Please note that EU implementation and enforcement of the GDPR is in the early stages. The university will monitor how the EU will interpret, apply, and enforce the GDPR over time and will adjust the university’s compliance program as needed.

What has the university done so far and what is planned?

  • Prepared a data survey to send to units that store or process data likely to be affected by the GDPR. The survey asks for details about the data and process flows. Surveys have been sent to targeted units. Additional surveys will be issued to other potentially impacted units in the near future. Returned surveys will be compiled for analysis and legal review.
  • Working on a master privacy statement template for the university that will account for GDPR compliance and reflect privacy statement best practices. Also consulting directly with individual units regarding customization of privacy statements for affected processes.
  • Developing templates (e.g., privacy notices and consent forms).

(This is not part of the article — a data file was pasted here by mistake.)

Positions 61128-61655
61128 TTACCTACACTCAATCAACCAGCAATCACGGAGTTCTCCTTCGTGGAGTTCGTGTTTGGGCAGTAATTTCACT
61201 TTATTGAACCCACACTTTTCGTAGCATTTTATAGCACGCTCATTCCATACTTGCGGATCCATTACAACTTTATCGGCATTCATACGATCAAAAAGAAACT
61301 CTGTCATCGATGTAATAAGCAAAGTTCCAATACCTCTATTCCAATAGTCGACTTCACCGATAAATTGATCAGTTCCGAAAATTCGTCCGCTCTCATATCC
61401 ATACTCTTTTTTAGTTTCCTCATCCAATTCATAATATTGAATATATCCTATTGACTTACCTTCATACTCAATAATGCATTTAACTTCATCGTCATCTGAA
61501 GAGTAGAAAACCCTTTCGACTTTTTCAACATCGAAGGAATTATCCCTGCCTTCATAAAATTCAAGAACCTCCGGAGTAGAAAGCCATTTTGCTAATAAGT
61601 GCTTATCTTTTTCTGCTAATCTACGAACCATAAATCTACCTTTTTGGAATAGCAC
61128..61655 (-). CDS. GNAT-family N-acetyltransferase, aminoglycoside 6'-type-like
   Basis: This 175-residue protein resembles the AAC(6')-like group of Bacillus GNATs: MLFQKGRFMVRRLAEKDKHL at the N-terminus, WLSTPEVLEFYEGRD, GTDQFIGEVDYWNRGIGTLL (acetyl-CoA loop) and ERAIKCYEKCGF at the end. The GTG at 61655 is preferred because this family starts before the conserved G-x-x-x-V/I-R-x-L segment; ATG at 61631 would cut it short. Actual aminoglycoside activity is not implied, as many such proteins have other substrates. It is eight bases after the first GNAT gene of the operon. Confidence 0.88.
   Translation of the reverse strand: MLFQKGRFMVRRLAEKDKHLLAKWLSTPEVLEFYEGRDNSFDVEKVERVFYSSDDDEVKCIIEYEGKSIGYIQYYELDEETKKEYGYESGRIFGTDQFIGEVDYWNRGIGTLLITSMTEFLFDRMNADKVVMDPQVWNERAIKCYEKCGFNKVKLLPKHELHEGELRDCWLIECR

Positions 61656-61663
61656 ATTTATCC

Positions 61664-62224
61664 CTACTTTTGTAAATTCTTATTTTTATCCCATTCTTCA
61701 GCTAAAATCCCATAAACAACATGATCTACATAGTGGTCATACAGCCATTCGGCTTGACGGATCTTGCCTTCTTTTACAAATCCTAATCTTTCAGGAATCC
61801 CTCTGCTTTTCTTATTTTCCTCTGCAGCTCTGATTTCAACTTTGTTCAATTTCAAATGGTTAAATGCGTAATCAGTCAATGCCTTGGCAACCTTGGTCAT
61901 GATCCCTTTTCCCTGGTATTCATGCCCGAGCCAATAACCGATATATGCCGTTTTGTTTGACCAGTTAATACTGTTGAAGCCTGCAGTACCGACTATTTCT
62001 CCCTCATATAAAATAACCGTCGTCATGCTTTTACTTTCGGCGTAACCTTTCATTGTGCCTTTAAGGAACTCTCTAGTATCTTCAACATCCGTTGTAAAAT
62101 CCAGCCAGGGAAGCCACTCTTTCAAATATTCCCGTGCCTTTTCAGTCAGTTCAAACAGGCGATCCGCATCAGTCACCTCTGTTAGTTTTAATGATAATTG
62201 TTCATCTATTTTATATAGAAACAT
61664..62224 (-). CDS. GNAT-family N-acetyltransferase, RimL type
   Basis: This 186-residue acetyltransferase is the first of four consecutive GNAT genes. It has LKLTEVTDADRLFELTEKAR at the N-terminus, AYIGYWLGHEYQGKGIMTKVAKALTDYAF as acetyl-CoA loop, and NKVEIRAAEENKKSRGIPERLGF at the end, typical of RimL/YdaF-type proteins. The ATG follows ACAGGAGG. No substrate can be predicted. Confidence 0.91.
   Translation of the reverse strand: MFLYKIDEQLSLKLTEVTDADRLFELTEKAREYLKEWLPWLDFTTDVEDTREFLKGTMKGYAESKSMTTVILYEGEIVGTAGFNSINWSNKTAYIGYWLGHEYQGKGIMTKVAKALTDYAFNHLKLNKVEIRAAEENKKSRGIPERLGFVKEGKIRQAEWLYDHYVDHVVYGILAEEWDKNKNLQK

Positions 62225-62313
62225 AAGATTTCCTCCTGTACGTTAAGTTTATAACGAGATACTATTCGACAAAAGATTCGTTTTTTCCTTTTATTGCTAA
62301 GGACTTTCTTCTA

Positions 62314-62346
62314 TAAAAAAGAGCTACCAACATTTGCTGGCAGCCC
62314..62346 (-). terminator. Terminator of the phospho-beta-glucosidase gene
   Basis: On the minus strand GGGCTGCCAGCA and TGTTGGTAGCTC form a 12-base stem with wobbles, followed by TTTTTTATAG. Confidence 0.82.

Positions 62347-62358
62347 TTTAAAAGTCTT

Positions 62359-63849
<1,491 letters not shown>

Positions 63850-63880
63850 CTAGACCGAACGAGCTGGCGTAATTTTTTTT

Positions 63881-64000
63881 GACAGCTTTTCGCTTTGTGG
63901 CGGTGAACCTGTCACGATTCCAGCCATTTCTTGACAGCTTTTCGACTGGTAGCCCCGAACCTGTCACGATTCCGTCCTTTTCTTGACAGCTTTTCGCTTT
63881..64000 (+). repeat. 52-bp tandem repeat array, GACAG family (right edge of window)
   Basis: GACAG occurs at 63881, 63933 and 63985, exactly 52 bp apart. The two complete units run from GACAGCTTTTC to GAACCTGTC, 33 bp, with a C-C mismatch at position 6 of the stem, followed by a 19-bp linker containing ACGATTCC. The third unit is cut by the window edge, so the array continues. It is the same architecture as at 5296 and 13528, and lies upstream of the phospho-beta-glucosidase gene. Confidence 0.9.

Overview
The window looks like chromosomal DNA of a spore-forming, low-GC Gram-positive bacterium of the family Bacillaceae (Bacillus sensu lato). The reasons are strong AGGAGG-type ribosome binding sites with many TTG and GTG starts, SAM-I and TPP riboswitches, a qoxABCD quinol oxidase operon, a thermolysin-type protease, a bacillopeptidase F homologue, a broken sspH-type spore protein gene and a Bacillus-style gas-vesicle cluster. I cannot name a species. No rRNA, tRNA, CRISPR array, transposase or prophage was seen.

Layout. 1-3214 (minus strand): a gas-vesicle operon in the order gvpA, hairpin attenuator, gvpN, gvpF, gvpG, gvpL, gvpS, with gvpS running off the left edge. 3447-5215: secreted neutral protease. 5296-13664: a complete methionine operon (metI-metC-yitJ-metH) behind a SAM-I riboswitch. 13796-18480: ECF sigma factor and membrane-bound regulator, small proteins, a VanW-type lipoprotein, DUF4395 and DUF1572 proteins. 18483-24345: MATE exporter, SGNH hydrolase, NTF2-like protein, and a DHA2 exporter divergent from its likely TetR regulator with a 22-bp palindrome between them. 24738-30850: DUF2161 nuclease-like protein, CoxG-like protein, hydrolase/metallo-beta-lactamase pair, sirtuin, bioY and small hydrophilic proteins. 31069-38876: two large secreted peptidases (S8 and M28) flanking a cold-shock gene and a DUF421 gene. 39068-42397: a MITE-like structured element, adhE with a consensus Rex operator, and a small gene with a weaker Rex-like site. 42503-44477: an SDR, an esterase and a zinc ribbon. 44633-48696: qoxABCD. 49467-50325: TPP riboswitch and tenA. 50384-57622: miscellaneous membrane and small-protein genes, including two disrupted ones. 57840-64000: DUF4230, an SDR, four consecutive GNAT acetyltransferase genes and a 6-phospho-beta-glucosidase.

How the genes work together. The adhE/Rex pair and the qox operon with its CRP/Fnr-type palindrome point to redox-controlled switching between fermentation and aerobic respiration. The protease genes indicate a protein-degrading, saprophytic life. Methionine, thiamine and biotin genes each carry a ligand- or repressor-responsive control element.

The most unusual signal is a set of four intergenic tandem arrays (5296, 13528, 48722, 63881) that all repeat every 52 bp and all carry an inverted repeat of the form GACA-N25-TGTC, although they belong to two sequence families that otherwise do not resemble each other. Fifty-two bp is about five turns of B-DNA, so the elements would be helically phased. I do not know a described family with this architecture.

• Establishing a Data Protection Impact Assessment (DPIA) process for units to assess their data processes for compliance with GDPR.
  • Evaluating vendor agreements/requests for language related to GDPR compliance.
  • Evaluating how best to maintain the required records of data processing activities.
  • Creating a webpage that pulls together the information UW‑Madison units need to comply with the GDPR.

Where might UW–‍Madison have data protected by GDPR?

Examples of units that may generate data pools containing EU data subject data:

  • Admissions (grad, undergrad, professional, continuing education)